IEEE Communications Magazine • March 2001
•Lastly, it establishes a preliminary frame- work for the notion of an optical Internet.
The growth, performance, and survivabilityrequirements of the Internet are mandating IP-centric networks to be cost effective, survivable,and scalable, and to provide control capabilitiesthat facilitate network performance optimiza-tion. Some of these requirements are beingaddressed by the multiprotocol label switching(MPLS) traffic engineering capabilities underdevelopment by the Internet Engineering TaskForce (IETF) [1–4].The underlying optical transport network alsoneeds to be versatile, reconfigurable, and costeffective, and to support a variety of protectionand restoration capabilities due to the rapidlychanging requirements of the Internet. A result of these trends, therefore, is the evo-lution of optical transport networks from simplelinear and ring topologies to (partial) meshtopologies.Underscoring the importance of versatile net- working capabilities in the optical domain, anumber of standardization organizations haveinitiated work items to study the requirementsand architectures for reconfigurable optical net- works. For example, International Telecommuni-cation Union — TelecommunicationStandardization Sector (ITU-T) Recommenda-tion G.872  speaks of an optical transport net- work (OTN) as “a transport network boundedby optical channel access points.” The ITU-TG.872 OTN architecture is based on a layeredstructure, which includes:•An optical channel (OCh) layer network•An optical multiplex section layer network•An optical transmission section layer net- workThe OCh layer is the most relevant to thediscussions in this article. The OCh layer net- work supports end-to-end networking of opticalchannel trails between access points. The OChlayer network provides the following functions:routing, monitoring, grooming, and protectionand restoration of optical channels. In this situa-tion, programmable OXCs will be critical to therealization of the OCh layer functions, especiallyin mesh optical networks.Other standards organizations and interoper-ability forums actively pursuing projects relatedto dynamically reconfigurable optical networksinclude the American National Standards Insti-tute (ANSI) T1X1.5 committee, the OpticalInternetworking Forum (OIF), and the IETF.In all these cases, the successful realization of the vision of versatile optical networking depends very much on the synthesis of appropriate con-trol plane technologies with programmable andreconfigurable OXCs.
Consider a hybrid IP-centric optical internet- working environment consisting of both labelswitching routers (LSRs) and OXCs, where theOXCs are programmable and support wave-length conversion/translation. At a level of abstraction, an LSR and anOXC exhibit a number of isomorphic relations.Enumerating these relations exposes thereusable software artifacts from the MPLS traf-fic engineering control plane model. Architec-turally, both LSRs and OXCs emphasizeproblem decomposition by decoupling the con-trol plane from the data plane.The data plane of an LSR uses the labelswapping paradigm to transfer a labeled packetfrom an input port to an output port . Thedata plane of an OXC uses a switching matrix toconnect an OCh trail from an input port to anoutput port. An LSR performs label switching by firstestablishing a relation between an <input port,input label> tuple and an <output port, outputlabel> tuple. Likewise, an OXC provisions OChtrails by first establishing a relation between an<input port, input optical channel> tuple andan <output port, output optical channel> tuple.These relations are determined by the controlplane of the respective network elements, andare locally instantiated on the device through aswitch controller.The functions of the control plane (for bothLSRs and OXCs) include resource discovery,distributed routing control, and connection man-agement. In particular, the control plane of theLSR is used to discover, distribute, and maintainrelevant state information associated with theMPLS network, and to instantiate and maintainlabel switched paths (LSPs) under various MPLStraffic engineering rules and policies. An LSP isthe path through one or more LSRs followed bya specific forwarding equivalence class . Anexplicit LSP is one whose route is defined at itsorigination node.The control plane of the OXC, on the otherhand, is used to discover, distribute, and main-tain relevant state information associated withthe OTN, and to establish and maintain OChtrails under various optical traffic engineeringrules and policies. An OCh trail provides apoint-to-point optical connection between twoaccess points. At each intermediate OXC alongthe route of an OCh trail, the OXC switch fabricconnects the trail from an input port to an out-put port. A distinction between OXCs and LSRs isthat the former do not perform packet-levelprocessing in the data plane, while the latterare datagram devices which may perform cer-tain packet-level operations in the data plane. A significant conceptual difference is that withLSRs the forwarding information is carriedexplicitly as part of the labels appended to datapackets, while with OXCs the switching infor-mation is implied from the wavelength or opti-cal channel.In this article we use the generic term OXCto refer to all categories of programmable andreconfigurable crossconnects for OTNs, irrespec-tive of the technologies that underlie them.The OXC control plane design approachdescribed in this article is independent of theunderlying OXC switch technologies. It is alsoindependent of specific OXC implementation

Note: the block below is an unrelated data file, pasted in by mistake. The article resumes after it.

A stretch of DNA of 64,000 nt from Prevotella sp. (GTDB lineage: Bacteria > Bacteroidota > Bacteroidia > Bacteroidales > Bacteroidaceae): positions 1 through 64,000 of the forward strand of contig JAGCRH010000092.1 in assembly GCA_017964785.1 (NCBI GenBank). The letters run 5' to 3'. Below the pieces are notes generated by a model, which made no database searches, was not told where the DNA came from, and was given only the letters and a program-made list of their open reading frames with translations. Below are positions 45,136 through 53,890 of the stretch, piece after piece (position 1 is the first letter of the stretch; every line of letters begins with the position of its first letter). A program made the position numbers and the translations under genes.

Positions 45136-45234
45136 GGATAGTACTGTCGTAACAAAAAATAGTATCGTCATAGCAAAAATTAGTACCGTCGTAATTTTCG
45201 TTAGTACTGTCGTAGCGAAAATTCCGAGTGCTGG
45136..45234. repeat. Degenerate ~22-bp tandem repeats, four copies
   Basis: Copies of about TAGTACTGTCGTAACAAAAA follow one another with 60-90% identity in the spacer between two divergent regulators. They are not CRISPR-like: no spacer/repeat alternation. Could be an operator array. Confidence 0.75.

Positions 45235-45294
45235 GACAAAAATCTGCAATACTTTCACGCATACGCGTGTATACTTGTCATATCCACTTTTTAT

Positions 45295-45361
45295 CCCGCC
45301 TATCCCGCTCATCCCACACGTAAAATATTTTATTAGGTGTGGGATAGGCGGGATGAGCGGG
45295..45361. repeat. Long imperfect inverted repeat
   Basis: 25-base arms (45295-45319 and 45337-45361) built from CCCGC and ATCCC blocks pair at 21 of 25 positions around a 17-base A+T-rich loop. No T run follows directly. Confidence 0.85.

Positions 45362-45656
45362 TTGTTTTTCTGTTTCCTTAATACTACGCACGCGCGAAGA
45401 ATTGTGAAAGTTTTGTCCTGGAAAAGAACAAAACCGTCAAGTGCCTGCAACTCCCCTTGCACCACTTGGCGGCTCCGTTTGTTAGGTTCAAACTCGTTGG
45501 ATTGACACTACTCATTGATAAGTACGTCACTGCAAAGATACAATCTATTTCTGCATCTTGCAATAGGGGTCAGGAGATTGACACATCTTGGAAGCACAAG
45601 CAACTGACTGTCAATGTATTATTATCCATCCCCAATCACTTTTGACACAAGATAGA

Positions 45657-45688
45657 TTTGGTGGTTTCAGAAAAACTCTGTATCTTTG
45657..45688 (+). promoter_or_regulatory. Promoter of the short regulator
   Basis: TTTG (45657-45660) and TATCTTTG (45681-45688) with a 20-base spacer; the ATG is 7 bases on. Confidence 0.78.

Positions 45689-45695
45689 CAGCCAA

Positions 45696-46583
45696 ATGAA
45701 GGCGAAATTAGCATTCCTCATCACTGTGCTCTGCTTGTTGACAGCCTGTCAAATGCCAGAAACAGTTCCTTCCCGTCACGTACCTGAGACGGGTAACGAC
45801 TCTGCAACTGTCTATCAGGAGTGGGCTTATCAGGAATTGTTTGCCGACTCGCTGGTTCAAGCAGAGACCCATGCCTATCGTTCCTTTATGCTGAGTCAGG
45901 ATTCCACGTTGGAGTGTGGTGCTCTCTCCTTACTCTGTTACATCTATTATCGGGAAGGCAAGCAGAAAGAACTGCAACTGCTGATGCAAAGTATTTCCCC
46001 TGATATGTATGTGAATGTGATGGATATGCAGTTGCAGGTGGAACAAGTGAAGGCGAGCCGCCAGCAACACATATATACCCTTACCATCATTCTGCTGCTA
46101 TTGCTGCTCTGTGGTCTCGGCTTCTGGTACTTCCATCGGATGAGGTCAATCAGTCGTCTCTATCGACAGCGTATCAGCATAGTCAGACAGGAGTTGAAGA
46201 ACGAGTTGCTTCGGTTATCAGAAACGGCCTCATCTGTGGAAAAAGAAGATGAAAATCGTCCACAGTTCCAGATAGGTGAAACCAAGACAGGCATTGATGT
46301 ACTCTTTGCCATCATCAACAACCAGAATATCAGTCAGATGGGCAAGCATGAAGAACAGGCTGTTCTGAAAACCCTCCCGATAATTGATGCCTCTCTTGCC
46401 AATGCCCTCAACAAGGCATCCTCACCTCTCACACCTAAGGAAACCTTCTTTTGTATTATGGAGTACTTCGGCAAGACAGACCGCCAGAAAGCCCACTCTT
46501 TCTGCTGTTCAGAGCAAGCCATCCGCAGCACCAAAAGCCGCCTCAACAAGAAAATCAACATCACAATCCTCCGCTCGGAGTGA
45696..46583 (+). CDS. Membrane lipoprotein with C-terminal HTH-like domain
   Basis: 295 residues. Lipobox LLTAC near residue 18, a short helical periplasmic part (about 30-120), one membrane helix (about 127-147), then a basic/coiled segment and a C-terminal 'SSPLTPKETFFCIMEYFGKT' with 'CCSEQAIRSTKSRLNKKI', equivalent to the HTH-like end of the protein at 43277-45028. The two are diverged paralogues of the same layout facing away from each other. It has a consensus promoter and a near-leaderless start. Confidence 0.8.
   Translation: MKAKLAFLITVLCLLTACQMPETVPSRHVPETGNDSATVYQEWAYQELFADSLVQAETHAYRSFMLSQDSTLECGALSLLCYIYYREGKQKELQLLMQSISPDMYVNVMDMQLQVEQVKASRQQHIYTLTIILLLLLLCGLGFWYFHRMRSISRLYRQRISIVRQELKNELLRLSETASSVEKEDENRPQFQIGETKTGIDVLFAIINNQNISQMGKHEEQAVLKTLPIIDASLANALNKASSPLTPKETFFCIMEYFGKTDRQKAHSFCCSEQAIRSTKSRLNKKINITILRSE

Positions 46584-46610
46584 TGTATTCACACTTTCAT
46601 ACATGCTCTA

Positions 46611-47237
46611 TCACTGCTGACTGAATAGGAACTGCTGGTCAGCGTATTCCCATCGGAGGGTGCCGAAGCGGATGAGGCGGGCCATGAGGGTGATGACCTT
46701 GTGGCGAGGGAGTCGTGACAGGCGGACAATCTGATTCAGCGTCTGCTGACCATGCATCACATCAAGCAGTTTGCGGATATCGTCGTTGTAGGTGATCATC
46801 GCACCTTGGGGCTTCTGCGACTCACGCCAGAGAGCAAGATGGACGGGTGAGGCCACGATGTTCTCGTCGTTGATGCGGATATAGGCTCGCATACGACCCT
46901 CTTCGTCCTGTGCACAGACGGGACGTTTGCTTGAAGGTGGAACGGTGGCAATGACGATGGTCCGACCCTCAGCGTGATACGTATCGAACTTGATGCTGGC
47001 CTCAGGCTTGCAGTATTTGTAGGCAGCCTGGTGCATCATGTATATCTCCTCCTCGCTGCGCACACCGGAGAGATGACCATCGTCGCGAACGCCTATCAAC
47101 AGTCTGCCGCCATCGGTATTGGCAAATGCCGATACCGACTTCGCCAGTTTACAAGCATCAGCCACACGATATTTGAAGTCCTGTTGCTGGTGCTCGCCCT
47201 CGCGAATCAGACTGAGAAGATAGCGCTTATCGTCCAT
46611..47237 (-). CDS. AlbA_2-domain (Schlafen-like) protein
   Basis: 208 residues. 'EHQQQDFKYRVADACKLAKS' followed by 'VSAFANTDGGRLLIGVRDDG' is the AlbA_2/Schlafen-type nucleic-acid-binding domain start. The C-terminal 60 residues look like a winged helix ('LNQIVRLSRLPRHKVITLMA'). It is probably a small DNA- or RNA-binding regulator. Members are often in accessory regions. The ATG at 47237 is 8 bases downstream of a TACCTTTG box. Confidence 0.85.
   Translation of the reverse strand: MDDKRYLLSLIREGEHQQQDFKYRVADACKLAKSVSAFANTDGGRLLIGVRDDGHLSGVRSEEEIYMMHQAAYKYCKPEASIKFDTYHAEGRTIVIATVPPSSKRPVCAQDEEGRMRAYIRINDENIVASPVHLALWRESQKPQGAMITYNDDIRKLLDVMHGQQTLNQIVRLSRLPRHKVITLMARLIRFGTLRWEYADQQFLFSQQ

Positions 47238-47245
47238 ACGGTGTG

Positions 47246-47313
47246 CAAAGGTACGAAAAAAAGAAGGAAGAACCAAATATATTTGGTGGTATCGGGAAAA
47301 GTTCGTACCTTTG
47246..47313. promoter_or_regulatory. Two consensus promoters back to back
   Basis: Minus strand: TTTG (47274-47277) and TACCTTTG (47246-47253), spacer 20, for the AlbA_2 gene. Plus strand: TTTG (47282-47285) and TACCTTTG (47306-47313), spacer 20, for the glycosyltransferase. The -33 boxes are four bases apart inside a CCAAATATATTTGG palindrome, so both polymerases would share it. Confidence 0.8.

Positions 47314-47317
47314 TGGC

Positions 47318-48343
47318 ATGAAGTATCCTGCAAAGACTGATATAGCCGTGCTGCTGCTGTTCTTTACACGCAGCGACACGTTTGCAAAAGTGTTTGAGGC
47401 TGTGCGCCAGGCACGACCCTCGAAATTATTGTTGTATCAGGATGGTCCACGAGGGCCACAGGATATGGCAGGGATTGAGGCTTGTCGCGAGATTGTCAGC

The requirementsof the Internetare mandatingIP-centricnetworks to becost effective, survivable,and scalable, and to provide control capabilities thatfacilitate network performanceoptimization.